WALKER: What Michael is talking...


WALKER: ... is, as kids growing up, we had different kids that wanted to be different things. And we'd sit down.

And one of the things I told Ray was, I said, Ray, I'm going to be the announcer when you play at all these various clubs. And during those days, the networks would have music from different clubs at night. And I said, I'm going to be the guy that introduced you. For instance, there was a place in New York -- New Jersey called Frank Dailey's Meadowbrook.

And a lot of the entertainers went there. And it was so funny. I always said, I'm going to say, CBS Radio presents the music of Ray Charles and his orchestra, direct from Frank Dailey's Meadowbrook.


WALKER: And I always envisioned myself doing that. He said, you really going to do it, man? I said, you are darned right I'm going to do it. And that's the one Michael was talking about.


PHILLIPS: And, Michael, it sounds like Joe, who is now a broadcaster -- Joe, you knew what you wanted to do. Ray knew what he wanted to do.

As you got to know Ray Charles, Michael, and write this book, how did you think Ray discovered himself? His mother always said, look, you're blind, but I'm not going to treat you any differently. And I'm going to put you in the mix with all the other boys. Did it start there and then he explored in the music world? How did it happen?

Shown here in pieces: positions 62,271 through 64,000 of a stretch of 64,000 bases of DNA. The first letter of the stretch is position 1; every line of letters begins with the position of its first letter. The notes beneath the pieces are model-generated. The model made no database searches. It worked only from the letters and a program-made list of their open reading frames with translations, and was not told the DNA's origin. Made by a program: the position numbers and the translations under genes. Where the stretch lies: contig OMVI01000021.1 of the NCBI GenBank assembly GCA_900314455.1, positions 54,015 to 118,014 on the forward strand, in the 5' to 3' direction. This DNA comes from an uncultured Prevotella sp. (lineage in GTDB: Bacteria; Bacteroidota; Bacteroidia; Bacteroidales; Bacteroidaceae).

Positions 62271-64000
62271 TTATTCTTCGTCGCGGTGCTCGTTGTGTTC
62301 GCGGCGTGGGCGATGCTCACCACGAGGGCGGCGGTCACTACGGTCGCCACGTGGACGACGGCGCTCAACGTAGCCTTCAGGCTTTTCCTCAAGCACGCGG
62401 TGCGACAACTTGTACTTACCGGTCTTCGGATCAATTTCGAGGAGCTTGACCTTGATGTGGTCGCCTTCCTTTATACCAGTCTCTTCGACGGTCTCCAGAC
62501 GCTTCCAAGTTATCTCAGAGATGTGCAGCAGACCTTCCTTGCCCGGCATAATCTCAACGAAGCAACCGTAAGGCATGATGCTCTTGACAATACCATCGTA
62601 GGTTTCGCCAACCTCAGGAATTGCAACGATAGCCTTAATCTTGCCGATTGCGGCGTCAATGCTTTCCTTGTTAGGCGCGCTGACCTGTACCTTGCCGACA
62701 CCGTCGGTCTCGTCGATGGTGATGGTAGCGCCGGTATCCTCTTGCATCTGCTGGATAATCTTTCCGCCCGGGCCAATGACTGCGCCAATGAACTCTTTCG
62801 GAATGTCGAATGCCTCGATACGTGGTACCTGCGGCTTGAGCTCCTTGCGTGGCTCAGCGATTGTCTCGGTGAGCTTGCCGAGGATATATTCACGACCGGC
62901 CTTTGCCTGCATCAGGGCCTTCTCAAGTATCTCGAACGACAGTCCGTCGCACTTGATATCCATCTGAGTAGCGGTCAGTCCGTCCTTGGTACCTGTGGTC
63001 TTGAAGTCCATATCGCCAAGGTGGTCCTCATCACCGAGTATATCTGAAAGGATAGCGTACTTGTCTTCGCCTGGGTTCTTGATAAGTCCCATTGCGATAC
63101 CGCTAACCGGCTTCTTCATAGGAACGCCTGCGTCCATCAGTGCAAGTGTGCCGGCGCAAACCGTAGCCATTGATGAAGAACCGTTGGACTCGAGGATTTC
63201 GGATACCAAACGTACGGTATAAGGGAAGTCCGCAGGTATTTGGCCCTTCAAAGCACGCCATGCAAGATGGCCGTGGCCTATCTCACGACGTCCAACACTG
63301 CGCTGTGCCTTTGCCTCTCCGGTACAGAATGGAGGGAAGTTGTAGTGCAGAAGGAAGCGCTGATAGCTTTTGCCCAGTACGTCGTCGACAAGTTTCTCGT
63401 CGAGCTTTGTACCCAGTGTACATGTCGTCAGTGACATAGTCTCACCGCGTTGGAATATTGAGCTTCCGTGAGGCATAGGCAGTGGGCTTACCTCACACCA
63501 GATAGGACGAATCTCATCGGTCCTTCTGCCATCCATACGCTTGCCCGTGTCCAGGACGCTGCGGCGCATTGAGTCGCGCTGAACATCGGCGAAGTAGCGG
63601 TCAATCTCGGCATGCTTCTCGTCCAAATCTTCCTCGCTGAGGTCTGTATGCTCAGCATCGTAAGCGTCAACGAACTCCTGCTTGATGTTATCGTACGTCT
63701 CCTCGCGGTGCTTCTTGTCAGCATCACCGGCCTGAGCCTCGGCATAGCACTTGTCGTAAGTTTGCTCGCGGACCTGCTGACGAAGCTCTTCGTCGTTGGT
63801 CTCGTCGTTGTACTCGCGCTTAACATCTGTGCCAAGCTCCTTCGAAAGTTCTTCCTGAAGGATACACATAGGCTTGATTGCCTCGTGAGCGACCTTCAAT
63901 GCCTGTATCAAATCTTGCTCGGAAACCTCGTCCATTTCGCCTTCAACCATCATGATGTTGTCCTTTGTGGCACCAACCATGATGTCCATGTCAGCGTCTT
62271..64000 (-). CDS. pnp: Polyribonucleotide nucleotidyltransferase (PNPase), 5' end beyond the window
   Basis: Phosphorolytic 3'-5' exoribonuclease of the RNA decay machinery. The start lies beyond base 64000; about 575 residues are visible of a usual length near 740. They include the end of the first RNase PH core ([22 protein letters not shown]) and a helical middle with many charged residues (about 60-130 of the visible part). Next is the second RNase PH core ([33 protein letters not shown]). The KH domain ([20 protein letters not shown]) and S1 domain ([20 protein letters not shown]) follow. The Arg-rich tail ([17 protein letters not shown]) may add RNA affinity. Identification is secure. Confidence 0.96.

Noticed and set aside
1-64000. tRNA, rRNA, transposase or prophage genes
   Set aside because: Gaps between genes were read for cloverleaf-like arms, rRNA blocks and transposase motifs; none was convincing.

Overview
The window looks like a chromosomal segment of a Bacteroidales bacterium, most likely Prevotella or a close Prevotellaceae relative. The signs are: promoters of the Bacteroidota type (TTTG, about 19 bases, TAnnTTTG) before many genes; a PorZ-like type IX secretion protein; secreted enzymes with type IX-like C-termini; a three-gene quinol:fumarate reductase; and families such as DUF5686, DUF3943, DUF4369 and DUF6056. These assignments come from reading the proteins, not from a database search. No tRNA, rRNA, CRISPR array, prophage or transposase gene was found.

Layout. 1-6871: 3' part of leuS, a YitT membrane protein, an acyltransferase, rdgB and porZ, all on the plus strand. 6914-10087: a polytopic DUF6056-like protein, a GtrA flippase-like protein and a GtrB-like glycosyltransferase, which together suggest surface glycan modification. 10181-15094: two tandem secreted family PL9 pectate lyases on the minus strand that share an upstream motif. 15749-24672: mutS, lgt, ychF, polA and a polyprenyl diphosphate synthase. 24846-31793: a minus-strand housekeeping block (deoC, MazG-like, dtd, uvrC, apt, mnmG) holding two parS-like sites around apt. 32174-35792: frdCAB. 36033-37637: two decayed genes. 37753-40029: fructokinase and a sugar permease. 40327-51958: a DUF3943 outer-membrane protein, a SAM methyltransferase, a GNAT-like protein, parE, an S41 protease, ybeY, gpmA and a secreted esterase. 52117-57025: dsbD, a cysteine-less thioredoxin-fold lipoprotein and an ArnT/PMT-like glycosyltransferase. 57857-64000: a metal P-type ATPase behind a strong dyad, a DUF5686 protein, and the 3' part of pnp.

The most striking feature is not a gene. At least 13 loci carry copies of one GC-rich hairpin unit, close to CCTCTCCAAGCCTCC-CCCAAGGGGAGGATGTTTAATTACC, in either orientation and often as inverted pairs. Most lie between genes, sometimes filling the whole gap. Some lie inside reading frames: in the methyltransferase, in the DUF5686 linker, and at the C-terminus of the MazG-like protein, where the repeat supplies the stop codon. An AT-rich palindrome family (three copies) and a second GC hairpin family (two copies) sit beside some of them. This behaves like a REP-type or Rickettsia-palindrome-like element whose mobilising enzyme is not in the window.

LYDON: Well, I think the foundation of his character comes from his wonderful mother, 'Retha Williams Robinson.

But I think the second great influence was Wiley Pittman (ph), who owned a little cafe in the town where he lived, Greenville, Florida. And Pittman was a fine stride piano player of the Fats Waller-type mode. And he let Ray play. And Ray always said, Mr. Pittman never turned me away. If I came into the cafe, he'd put me on his lap and he'd show me how to play the keys. And that started him as a pianist. He never forget that.

And the second thing was, when he was about 12, after studying music at the blind school, he realized his great ambition: I want to be a great musician. And he often said, fame, money, they would come along with it, maybe. But true greatness as an artist was what he cared about. And he lived that to the very, very end.

PHILLIPS: Joe, when you guys were together, especially as roommates, we're hearing how Ray's music developed there at the school for the blind. Were the teachers supportive of his music? Were they supportive of even your broadcasting goals?

WALKER: I had -- we had teachers that were supportive and we had some teachers who weren't.


WALKER: But, for the most part, we had one teacher, Mr. Knowles (ph), who was supportive of me as a broadcaster and Ray as a musician. And he would encourage us what to do. You have got to work at what you're doing, fellows, and you've got to be good at what you're doing. He always encouraged us.